Review Summary: A bitter and crisp divorce.
Lyrics of a song can be presented and executed in a vast number of ways. They can be personal, thought provoking, or even surreal. Lyrics portray emotions that the listener can comprehend and even feel. We all feel something when listening to our favorite lyrics, be it we all interpreted them in different ways. Art is supposed to drip with different thoughts on its subject matter, without a sense of unique qualities art can fail on becoming thought provoking or meaningful. Then there is art which follows a linear line of events that are stitched with symbolic materials along the way. Shipwreck follows this pattern, but the materials run on a thin line of lace that leaves little room to the imagination.
Shipwreck is a concept album. It tells the story of a heartbroken man who burns his house down to kill his wife sleeping inside.She has been unfaithful to the man, as she has been caught sleeping with the man’s best friend. The man then realizes that his daughter is also trapped in the house, and rescues both of them in the consuming fire. Though he brings the two to safety, he is immediately taken to court on accounts of Arson and mental insanity. The court however can’t prove that the man started the fire, and release him. The man ends up losing the custody of his daughter, which is the only thing he has to live for, and slits his wrists in a hotel. I do care a little for the story; it isn’t mesmerizing or sublime in the way it presents itself, but the honest way the lyrics play off do add intensity and heat to the fire.I feel that the sorrow and anger of the man with most verses, even though they can sound pretentious at times. I even like the albums closing duet which puts a spin on the wife’s point of view. Being a post-hardcore band, the band had to find a way to make dark growls and screams feel right at home by making anger the main emotion of the album. However, I feel it comes off as a bit rash and whiny at some points of the album mostly due to Shane Told's clean voice.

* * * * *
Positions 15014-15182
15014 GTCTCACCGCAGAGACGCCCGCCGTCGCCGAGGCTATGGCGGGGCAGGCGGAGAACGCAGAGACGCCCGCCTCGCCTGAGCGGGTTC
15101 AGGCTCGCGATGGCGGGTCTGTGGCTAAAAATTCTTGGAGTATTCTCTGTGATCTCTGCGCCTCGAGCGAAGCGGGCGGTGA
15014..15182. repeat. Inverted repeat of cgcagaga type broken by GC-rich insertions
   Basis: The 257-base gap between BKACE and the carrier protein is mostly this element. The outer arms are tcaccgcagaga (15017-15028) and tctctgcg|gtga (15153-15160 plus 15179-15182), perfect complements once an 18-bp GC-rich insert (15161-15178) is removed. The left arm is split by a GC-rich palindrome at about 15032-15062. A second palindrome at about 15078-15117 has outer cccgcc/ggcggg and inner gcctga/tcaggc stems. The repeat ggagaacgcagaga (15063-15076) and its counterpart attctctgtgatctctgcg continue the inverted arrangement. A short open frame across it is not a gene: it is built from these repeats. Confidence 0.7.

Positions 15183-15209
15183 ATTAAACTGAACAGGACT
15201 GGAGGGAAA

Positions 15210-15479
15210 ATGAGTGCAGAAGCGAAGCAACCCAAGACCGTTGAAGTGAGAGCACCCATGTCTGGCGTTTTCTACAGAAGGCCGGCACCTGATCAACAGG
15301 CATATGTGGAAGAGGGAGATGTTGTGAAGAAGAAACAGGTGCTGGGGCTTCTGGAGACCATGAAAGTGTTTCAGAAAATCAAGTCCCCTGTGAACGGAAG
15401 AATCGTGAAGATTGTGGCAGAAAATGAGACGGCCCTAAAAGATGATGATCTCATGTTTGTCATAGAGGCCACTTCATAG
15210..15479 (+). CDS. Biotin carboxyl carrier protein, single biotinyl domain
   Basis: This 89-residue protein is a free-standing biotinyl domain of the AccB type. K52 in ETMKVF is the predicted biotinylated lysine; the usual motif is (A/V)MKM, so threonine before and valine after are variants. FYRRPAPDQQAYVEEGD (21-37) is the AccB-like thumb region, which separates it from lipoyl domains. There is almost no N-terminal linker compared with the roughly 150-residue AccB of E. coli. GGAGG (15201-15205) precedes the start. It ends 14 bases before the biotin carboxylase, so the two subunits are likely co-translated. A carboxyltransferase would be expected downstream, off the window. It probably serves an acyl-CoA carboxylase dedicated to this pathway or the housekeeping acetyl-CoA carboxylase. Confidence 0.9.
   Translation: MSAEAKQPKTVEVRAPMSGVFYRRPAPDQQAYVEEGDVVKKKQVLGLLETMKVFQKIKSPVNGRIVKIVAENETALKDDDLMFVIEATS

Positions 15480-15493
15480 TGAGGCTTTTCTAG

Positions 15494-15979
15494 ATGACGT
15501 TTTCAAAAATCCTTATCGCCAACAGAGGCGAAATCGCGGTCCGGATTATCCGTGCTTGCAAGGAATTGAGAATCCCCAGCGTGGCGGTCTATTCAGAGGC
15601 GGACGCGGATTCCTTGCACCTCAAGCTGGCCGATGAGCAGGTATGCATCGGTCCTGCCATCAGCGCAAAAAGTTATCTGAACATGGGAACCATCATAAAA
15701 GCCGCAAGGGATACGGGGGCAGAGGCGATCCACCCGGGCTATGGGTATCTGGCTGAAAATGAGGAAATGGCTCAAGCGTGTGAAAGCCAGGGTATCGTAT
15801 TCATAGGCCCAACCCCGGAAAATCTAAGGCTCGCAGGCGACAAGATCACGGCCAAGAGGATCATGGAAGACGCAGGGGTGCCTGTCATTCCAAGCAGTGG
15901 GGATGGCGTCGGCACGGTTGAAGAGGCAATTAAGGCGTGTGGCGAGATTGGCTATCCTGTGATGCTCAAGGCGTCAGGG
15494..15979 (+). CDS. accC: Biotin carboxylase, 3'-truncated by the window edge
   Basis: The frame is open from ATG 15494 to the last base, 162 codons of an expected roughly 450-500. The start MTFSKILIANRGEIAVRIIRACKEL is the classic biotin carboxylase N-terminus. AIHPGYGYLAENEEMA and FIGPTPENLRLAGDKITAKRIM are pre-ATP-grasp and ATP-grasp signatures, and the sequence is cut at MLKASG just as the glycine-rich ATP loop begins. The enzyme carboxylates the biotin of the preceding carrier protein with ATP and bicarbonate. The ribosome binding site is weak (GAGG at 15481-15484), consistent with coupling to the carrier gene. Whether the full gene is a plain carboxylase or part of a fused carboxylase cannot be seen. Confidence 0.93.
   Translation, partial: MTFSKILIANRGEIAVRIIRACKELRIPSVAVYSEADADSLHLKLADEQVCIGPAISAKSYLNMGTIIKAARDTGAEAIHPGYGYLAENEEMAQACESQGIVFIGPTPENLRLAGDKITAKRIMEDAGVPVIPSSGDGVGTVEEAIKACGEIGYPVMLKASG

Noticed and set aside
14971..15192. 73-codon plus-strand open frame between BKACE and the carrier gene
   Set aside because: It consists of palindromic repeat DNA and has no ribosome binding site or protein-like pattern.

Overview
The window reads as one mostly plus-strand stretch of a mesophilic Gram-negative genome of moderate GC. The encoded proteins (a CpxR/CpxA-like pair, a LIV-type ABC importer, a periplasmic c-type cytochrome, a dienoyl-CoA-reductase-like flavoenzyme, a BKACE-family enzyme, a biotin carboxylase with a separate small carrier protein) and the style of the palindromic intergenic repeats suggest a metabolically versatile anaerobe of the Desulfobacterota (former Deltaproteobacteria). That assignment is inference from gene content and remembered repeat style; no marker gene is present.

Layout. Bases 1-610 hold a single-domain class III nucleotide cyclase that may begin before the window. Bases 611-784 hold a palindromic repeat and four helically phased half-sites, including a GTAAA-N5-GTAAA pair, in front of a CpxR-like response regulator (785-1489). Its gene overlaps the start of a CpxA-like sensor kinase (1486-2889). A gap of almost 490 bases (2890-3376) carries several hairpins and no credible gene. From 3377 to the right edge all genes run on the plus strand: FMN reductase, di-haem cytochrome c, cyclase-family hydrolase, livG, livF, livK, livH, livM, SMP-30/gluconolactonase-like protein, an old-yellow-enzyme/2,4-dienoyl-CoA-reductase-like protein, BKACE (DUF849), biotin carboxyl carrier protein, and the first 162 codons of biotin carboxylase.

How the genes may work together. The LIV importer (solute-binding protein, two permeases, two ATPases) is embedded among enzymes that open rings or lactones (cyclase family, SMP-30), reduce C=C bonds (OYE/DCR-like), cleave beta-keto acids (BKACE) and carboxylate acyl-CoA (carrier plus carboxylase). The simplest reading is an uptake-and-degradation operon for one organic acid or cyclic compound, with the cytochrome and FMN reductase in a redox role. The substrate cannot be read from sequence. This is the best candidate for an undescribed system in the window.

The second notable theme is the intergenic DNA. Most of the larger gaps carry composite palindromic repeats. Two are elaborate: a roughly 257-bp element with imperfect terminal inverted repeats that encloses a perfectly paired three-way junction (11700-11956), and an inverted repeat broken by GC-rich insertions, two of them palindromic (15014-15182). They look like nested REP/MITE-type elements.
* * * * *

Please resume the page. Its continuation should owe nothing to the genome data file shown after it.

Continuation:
Vocally speaking, Shane’s voice is filled with angst and betrayal. He constantly slings acquisitions at his partner with a rather boring tone to it. His growls are by far his better trait, as they do get pulled off with intense enthusiasm and anger, but his clean vocals are sloppy and whiny. There are moments in this album that do make Shane sound like a love sick teenager most of the time, which breaks off the serious tone the album is committed too. Guest vocals are mostly good, with a standout to Lights on the finale. Her voice is innocent and down to earth as she sings away her part in the mess, feeling that this could have happened if the man wasn’t so pretentious and a little more caring. Drums are way more interesting than the guitar, as the rolls are fierce and quick. Crashes are well produced, as they each lay down explosive powder to the dynamics. The guitar is forgettable with only one memorable riff on the album, found in “I am the Arsonist” where the fast layered riffing in the beginning is filled with brutal rage.
The closing track on Shipwrecks is by far the most intricate and enjoyable song on the album. It’s a mostly acoustic eight minute long spectacle of a song that plays off of all events on the album. Lyrics are spot on and honest, as the man and woman give their grave opinions on each other. Each side has its reasons, and it’s hard to pick who is actually right. The ending is cliché, yet grand. It builds up with the two confessing their love for each other, while the drums and other instruments douse out the flames of anger and torment. The fireworks explode, for a few minutes, as some of the best lyrics on the album are sung with sorrow and agony. As the flames of the singed relationship come to a close, the the album finishes in the midst of the star lit night with Shane announcing “This union, was never about love”.
Louder then ever and full of utmost rage, Silverstein delivers the darkest album of their career. Focusing on themes of betrayel, Silverstein weaves a story of promising proportion, but lacks the colors to make it an incredible one. Stiff guitar playing and mediocre clean vocals hold this back from acheiveing a greater status, but there are songs that cannot be missed. The End is memorable and grand, and even the first two tracks are angry and fierce. Some songs are bland and boring, blemishing the face of the album with a few scarres and scratches, but I reccommend it if you want to hear a new age concept album with a great story to it.